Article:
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RESEARCH ARTICLE

What would be missed if we didn’t screen men who have sex with men for oral chlamydia trachomatis? A cross-sectional study

Priya Loomba A D , Vickie Knight A B and Anna McNulty A C

A Sydney Sexual Health Centre, South East Sydney Local Health District, Sydney, NSW 2000, Australia.

B The Kirby Institute, University of New South Wales, Sydney, NSW 2052, Australia.

C School of Public Health and Community Medicine, University of NSW, Kensington, NSW 2052, Australia.

D Corresponding author. Email: Priya.Loomba@sesiahs.health.nsw.gov.au

Sexual Health 13(2) 196-198 https://doi.org/10.1071/SH15209
Submitted: 26 October 2015  Accepted: 18 December 2015   Published: 18 February 2016

Abstract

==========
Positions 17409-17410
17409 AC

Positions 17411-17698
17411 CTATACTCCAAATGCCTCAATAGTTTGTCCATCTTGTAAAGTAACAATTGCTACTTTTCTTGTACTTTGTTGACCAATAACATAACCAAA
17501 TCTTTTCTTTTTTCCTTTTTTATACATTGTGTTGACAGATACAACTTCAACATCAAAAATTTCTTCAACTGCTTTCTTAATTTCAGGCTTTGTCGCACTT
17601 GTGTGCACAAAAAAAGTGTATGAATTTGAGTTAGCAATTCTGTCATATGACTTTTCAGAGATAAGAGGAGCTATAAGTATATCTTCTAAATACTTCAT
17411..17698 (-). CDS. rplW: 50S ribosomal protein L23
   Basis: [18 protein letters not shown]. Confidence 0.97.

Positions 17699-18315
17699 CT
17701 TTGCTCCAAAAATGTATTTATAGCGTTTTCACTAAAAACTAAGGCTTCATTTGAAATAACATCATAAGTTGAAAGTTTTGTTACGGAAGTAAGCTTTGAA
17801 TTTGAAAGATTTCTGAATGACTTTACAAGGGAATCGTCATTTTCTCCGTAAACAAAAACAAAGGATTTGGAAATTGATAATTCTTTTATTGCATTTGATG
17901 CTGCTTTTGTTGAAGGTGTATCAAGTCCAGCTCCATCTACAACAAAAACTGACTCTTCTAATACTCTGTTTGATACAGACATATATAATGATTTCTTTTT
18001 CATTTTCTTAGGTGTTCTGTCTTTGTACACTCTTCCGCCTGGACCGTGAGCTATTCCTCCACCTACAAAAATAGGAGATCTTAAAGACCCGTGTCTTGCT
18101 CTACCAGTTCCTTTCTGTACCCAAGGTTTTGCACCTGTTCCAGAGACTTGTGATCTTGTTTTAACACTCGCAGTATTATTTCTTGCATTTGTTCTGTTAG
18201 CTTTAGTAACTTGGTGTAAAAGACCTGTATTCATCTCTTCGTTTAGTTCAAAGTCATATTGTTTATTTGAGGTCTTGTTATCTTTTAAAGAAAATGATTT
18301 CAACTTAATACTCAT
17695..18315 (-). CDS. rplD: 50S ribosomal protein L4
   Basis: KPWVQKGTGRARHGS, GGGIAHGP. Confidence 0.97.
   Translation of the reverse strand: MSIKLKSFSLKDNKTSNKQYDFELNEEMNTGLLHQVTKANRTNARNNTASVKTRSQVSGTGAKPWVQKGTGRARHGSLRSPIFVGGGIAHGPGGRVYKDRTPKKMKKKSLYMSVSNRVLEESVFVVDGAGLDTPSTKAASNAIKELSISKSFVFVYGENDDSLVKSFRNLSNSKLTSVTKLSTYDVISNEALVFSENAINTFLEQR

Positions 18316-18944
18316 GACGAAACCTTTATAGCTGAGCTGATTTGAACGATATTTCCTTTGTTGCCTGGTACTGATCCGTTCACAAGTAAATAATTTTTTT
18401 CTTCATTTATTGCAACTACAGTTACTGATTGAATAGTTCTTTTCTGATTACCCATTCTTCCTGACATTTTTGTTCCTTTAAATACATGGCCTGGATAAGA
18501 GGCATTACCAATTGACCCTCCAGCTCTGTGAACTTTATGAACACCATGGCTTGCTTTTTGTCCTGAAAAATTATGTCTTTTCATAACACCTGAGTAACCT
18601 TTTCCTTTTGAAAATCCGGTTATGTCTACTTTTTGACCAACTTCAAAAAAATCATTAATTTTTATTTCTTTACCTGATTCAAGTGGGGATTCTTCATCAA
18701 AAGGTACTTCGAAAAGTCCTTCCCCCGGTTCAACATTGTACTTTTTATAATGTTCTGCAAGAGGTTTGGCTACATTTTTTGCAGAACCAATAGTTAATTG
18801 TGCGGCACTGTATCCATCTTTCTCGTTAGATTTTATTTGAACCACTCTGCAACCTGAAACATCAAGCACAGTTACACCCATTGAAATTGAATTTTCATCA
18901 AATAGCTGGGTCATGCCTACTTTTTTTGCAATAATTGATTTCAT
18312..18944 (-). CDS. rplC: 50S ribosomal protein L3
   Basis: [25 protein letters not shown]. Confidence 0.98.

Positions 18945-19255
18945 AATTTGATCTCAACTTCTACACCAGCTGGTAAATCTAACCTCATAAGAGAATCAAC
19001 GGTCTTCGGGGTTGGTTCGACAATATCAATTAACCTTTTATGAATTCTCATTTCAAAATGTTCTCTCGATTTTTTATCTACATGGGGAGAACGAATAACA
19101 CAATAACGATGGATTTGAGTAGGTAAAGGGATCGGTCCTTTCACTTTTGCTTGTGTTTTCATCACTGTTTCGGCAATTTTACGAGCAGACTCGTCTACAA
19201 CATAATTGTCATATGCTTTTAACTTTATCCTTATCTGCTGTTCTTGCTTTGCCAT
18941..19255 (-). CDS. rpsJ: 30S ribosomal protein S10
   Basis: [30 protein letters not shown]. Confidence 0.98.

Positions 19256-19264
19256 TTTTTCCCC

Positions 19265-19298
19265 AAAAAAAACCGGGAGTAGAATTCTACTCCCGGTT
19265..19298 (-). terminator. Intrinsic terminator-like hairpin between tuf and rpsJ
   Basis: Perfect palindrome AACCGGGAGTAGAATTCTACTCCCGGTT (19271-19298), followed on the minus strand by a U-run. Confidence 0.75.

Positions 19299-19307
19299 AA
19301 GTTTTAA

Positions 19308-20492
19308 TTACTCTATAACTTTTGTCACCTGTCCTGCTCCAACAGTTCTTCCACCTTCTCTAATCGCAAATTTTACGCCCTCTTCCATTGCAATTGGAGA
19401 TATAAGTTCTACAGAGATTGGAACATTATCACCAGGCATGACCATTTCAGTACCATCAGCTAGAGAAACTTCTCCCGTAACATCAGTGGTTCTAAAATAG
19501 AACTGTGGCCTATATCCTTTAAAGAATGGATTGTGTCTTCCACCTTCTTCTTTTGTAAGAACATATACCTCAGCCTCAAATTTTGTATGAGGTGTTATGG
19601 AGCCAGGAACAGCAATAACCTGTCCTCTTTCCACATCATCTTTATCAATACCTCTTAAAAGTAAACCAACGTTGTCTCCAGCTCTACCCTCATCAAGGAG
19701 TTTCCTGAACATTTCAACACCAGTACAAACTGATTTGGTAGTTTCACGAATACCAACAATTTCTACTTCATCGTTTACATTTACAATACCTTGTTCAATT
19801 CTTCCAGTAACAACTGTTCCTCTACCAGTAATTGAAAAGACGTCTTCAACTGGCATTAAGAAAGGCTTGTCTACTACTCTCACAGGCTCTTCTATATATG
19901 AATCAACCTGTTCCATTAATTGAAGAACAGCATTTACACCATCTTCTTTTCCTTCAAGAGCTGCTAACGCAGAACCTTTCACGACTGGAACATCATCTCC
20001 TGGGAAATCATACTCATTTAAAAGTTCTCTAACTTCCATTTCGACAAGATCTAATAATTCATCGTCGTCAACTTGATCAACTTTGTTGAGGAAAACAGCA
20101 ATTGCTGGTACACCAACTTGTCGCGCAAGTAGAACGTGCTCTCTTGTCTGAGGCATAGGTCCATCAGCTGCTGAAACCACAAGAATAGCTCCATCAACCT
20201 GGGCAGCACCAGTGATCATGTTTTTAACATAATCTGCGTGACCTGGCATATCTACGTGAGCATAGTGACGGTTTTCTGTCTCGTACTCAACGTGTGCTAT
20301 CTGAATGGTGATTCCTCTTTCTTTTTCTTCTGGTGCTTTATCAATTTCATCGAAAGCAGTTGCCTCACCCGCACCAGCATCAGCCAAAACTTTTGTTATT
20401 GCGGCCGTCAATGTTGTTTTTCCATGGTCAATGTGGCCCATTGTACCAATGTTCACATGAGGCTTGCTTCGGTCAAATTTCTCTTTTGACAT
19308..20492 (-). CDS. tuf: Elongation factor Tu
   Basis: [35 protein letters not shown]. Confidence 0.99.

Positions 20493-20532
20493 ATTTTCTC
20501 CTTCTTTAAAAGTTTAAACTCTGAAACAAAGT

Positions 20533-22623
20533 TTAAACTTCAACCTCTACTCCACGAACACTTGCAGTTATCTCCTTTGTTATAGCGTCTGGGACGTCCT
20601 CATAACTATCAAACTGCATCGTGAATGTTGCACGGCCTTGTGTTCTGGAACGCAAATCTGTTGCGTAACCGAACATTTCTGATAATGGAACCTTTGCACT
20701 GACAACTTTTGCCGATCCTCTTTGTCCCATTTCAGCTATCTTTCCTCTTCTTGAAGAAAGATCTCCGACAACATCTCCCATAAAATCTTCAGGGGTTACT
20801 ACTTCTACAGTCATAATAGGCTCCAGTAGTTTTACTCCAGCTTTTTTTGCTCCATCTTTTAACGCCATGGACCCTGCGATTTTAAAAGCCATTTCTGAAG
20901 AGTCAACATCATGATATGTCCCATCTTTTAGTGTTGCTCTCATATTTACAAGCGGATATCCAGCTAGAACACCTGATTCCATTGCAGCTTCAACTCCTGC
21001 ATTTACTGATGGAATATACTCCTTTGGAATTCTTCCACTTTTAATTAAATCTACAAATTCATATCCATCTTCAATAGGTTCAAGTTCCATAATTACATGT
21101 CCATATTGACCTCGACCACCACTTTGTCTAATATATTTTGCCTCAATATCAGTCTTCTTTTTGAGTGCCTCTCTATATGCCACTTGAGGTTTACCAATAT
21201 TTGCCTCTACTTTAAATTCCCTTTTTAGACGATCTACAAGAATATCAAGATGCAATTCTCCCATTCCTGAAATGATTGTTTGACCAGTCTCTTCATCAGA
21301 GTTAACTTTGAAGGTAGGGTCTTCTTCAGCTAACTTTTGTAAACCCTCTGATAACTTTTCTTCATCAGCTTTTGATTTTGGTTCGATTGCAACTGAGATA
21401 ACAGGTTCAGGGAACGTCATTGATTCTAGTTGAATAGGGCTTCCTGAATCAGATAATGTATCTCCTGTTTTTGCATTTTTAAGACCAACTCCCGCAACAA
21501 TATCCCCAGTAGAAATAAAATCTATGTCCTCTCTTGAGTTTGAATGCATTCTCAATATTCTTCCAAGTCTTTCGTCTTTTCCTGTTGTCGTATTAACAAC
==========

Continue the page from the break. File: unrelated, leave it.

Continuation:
Background: This study aimed to describe oropharyngeal chlamydia (OCT) in gay and bisexually active men (GBM) attending a large urban sexual health clinic in Sydney and determine what proportion of cases would be missed if screening was not routine. Methods: Retrospective data were extracted for all GBM with a positive OCT result between 1 October 2012 and 31 April 2014. The control group consisted of patients who had a negative OCT result on their first visit during the study period, and each patient was only counted once. Results: A total of 74 of 2920 GBM (0.03, 95% CI: 0.02–0.03) were diagnosed with OCT. The 2920 GBM had a total of 11 226 OCT tests performed, demonstrating OCT test positivity of 0.006 (95% CI: 0.005–0.008). A total of 62 sexually transmissible infections (STIs) were diagnosed at other sites: 34 rectal chlamydia (CT), 12 throat gonorrohea (GC), 7 urine CT, 7 rectal GC, 1 infectious syphilis and 1 non-gonoccal urethritis (NGU) case. Of the 74 OCT cases, 56 (0.76, 95% CI: 0.64–0.85) were treated with Azithromycin; 51 (69%) as part of standard treatment for their STI co-infection (34 rectal CT, 12 throat GC, 7 urine CT, 7 rectal GC, 1 NGU case) and a further five (7%) were treated as contacts. The remaining 18 people (0.24, 95% CI: 0.15–0.36) would not have been treated unless they were tested specifically for OCT. Conclusion: Overall, two-thirds of the OCT cases received appropriate treatment and only a small number of cases would have been missed had routine screening not been performed. With an extremely low overall test positivity of 0.6%, screening for OCT at our service adds little to population level health control.


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